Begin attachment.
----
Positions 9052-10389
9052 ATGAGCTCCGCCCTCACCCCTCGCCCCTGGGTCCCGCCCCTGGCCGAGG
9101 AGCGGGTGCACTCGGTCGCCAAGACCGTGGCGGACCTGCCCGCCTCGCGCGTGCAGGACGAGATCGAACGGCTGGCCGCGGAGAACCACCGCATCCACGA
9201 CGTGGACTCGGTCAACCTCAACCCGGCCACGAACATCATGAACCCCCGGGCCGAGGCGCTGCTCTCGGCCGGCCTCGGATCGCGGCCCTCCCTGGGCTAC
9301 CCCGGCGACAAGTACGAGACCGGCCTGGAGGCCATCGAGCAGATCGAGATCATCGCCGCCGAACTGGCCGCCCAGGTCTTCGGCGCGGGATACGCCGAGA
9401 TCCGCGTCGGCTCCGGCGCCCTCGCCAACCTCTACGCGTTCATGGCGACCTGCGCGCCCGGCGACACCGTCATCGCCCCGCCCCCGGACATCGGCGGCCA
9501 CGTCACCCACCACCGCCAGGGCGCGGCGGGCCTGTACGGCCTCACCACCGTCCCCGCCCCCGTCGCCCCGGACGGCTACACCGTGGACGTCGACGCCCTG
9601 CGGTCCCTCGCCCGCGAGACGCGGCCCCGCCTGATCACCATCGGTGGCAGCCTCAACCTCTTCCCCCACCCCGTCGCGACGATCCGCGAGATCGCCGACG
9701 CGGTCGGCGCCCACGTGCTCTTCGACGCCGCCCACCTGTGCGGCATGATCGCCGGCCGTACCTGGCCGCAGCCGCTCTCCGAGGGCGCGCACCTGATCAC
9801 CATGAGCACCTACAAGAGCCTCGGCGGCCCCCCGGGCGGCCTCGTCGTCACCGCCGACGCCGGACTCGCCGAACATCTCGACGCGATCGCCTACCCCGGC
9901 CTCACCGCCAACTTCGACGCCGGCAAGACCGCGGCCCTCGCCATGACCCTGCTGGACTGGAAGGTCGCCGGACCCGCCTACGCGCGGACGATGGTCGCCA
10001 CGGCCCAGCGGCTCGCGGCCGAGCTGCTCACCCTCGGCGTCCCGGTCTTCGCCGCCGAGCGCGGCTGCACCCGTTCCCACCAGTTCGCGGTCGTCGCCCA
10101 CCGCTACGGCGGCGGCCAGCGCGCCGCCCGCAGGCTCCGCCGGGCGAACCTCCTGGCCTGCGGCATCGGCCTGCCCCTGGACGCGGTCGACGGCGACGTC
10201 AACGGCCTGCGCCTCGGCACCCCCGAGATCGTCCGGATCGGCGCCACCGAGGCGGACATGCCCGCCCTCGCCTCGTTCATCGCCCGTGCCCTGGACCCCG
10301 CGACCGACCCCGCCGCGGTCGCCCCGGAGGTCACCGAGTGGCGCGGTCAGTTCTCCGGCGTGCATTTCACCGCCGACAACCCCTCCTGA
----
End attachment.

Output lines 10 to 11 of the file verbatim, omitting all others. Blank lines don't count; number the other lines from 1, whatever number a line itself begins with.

9801 CATGAGCACCTACAAGAGCCTCGGCGGCCCCCCGGGCGGCCTCGTCGTCACCGCCGACGCCGGACTCGCCGAACATCTCGACGCGATCGCCTACCCCGGC
9901 CTCACCGCCAACTTCGACGCCGGCAAGACCGCGGCCCTCGCCATGACCCTGCTGGACTGGAAGGTCGCCGGACCCGCCTACGCGCGGACGATGGTCGCCA